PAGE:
Li–S/Li-O2 batteries have great potential to meet requirements of energy storage systems for Electrified Aircraft propulsion applications. However, due to the need for oxygen gas storage and supply systems, the complicit balance of plant significantly decreases both gravimetric and volumetric energy density of Li-O2 battery systems. Li-S battery with a theoretical specific energy of 2600 Wh/kg is one of the highest known using non-gaseous constituents. Before expand their market potential, however, one main obstacle – “rapid capacity fade on cycling” due to shuttling effect and volumetric change, has to be resolved. In phase I, Chemtronergy and the University of Utah propose to develop an all solid-state Li-S battery (ASSLSB) based on a novel highly conductive thin polymer/mineral composite electrolyte developed by UU, a high performance sulfur cathode, and an industrial roll-to-roll battery manufacturing process. Successful development of the solid-state composite electrolytes and high performance sulfur cathode will eliminate the use of flammable organic substances in the electrolyte and will suppress the polysulfide dissolution and lithium dendrite formation, making the Li-S batteries safer and durable.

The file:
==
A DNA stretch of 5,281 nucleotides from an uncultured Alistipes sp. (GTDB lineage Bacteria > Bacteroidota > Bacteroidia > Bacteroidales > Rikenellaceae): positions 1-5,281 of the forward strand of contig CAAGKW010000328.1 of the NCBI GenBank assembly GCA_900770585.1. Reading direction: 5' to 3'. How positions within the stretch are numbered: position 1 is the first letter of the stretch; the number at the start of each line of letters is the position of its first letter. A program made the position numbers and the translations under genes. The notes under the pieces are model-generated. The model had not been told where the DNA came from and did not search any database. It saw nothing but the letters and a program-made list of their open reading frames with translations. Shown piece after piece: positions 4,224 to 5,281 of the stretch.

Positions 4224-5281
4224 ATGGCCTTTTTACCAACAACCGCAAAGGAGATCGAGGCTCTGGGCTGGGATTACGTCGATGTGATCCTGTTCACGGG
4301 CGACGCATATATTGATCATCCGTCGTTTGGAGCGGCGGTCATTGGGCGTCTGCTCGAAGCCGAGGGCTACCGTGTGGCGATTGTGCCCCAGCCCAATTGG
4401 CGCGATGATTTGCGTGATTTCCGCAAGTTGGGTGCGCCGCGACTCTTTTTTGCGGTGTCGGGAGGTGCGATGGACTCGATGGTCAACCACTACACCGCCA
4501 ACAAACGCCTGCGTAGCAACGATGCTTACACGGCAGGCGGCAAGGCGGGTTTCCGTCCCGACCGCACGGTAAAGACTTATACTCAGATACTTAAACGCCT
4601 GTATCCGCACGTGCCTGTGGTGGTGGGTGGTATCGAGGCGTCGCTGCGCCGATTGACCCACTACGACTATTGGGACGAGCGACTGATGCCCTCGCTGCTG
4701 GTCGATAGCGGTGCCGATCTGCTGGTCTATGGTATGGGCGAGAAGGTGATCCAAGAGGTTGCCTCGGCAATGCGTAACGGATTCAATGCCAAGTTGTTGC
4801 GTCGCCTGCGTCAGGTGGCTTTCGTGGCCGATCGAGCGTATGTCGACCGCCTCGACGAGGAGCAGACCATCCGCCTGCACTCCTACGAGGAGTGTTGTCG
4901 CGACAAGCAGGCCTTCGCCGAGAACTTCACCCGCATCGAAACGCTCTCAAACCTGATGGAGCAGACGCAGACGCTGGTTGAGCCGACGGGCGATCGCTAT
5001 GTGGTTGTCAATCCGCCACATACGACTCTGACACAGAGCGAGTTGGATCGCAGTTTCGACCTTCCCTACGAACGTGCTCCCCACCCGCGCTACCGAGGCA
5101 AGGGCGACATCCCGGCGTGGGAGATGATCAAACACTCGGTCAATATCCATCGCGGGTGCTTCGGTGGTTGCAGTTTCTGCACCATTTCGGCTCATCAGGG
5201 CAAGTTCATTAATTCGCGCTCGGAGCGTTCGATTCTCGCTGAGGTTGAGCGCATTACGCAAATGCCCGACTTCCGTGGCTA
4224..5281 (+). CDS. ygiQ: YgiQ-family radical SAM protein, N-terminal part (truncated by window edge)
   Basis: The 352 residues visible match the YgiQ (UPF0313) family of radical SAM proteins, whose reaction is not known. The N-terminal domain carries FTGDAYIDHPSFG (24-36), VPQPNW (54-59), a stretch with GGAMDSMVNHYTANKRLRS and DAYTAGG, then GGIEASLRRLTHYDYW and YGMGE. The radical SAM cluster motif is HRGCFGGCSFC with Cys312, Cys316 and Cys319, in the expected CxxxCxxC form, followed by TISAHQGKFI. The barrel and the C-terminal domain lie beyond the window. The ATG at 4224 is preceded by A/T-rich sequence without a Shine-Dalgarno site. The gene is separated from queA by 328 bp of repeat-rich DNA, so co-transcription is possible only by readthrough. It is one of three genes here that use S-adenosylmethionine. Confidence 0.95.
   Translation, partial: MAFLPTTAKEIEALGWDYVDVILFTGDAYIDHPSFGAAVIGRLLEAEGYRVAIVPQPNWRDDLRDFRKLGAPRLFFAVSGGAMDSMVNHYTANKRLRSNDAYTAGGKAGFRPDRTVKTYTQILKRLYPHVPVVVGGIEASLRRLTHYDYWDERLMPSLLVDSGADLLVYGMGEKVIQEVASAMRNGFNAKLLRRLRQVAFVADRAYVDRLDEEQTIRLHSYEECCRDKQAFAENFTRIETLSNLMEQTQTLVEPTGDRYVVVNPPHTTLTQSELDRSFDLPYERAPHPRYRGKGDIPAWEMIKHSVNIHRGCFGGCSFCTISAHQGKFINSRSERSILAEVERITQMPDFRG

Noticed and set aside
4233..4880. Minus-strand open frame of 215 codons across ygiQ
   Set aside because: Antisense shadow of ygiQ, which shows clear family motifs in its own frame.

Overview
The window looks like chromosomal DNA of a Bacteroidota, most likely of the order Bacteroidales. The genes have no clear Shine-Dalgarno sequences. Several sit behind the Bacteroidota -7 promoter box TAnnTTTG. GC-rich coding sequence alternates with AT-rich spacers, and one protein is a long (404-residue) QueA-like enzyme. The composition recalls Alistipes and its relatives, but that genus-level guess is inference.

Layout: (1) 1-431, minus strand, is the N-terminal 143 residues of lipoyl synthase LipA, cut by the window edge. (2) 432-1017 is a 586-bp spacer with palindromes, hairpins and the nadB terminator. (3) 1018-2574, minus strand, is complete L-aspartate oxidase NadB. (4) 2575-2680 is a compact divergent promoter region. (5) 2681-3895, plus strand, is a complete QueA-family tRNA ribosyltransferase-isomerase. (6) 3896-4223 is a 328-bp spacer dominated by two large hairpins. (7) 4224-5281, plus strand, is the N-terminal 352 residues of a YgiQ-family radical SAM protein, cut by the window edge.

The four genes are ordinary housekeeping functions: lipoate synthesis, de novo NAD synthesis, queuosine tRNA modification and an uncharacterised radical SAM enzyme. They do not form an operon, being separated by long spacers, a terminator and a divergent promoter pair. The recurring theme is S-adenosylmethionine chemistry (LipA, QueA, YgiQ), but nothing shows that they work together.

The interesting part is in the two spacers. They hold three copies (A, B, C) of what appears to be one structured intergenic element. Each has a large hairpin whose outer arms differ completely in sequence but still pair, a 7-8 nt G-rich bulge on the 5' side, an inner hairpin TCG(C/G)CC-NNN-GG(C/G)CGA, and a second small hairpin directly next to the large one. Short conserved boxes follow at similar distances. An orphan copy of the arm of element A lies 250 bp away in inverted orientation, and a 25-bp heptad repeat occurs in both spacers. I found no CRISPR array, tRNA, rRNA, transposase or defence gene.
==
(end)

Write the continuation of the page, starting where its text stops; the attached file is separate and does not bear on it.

Through improving cycle life and safety, the proposed all solid state Li-S battery will address the key limitation for space applications. With high safety and long cycle life, ASSLSB would meet multi-use or cross platform space energy storage applications, and result in significant mass and volume savings and operational flexibility, including Electrical Aircraft propulsion (EAP), EVA space suits and tools, human example, lunar and martian landers, science platforms and surface solar arrays.
The proposed ASSLSB can be widely used in consumer electronic, electric vehicles and charging stations, tourist coaches, yachts, wind and solar energy storage power, traffic signals, solar hybrid street lighting, UPS power supply, home energy storage, coal miner, disaster relief emergency, communication base stations, telecommunications, etc.